Monday, March 18, 2013

F1's competition-enhancing approach: bad tires

Mark Glover’s AutoGlo car reviews can be seen on the Business page of The Sacramento Bee’s website – via the “GALLERY: Reviews of new cars” link at

Sacramento, California – I tuned in Sunday to see the first race of the 2013 Formula One series from Australia, and my head is still spinning from what I saw.

Let me start by saying that, despite its flaws, I have long been a fan of Formula One, with its over-the-edge technology, its exotic missile cars and its money-drenched glam.  But there are some things that Formula One does that drive me crazy.  They usually involve the rules.

Or “the sporting regulations” as they say in the proper F1 world.

Again this year, Pirelli is the tire supplier.  Last year, I was stunned at the sometimes super-fast degradation of the soft tires Pirelli was supplying.  Turns out those were marathon skins compared with what’s offered this year.

The softest of the super-soft tires Pirelli produced for the Australia F1 race might best be described as chewing gum.  By lap 7, cars were coming into the pits in numbers.  Seemed to me like the drivers couldn’t get rid of that deteriorating rubber fast enough.

Three-time world champion Sebastian Vettel said his tires were “falling apart” two or three laps after the start of the race.

And here’s the kicker: The fast-failing tires were functioning as designed.

Pirelli officials cheerfully said before the race that their compounds were designed to wear rapidly, prompting more pit stops and team strategy.

So, after years of hearing U.S. audiences decry the lack of passing in F1, the Formula One lords apparently have found a way to guarantee competition.  Bad tires.

It worked, I guess.  Vettel, clearly fastest in qualifying, made three pit stops and wound up third Down Under.  Race winner Kimi Raikkonen was more careful with his tires and won with a two-stop strategy.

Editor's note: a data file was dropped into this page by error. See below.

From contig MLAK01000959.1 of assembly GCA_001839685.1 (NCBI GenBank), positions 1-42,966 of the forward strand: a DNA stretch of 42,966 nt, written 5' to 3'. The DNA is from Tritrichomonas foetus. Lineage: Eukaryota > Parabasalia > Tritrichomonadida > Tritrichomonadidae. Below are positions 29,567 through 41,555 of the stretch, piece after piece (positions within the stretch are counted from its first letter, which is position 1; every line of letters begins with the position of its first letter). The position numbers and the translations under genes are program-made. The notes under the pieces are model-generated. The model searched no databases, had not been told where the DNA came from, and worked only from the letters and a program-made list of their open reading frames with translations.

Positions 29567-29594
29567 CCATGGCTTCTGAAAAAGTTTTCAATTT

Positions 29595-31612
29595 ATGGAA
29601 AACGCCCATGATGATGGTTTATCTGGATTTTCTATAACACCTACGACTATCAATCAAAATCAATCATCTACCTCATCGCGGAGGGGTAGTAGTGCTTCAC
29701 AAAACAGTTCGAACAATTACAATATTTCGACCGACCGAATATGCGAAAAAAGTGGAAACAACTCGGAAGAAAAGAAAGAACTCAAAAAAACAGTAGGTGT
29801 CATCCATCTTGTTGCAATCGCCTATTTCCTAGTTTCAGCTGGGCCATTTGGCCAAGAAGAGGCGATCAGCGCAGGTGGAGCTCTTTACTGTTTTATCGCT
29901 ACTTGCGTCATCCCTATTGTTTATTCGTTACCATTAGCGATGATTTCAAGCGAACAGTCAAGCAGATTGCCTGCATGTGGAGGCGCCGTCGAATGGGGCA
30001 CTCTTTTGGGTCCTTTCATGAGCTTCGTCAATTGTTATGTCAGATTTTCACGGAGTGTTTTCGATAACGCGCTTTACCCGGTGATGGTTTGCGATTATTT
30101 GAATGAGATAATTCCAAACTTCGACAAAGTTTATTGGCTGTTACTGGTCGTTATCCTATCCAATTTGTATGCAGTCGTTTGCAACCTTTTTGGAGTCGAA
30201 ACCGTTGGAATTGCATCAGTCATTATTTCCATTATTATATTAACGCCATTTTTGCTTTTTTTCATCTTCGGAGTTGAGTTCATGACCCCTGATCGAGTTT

During the race, the commentators for the NBC Sports Network, making its maiden voyage as the U.S. television home of the international racing series, seemed totally content with the idea of Pirelli’s tires going off after amassing mileage one might normally associate with a daily suburban commute.

At the risk of sounding like a boorish, beer-chugging American race fan who just does not get Formula One, it’s beyond my comprehension how the world’s top-tier racing series, awash in billions of dollars, apparently chose to enhance competition with tires that are virtually guaranteed to go away after only a handful of laps.

In the United States, tire degradation is a sin.  When Goodyear missed the boat and supplied NASCAR teams with quick-to-shred tires for the series' 400-mile race at the Indianapolis Motor Speedway in 2008 (prompting MANDATED pit stops every 10 laps late in the grind), Goodyear spent the next year apologizing and vowing that it would produce a more-enduring tire the next year … which it did.

So, what to expect for the rest of the 2013 F1 season?  More cars diving into the pits for tires, I suppose.

Well, that’s certainly one way to bunch up the field.  I guess the tried-and-true “debris caution” will be the next big thing … probably a necessity with all those rubber chunks on the track.

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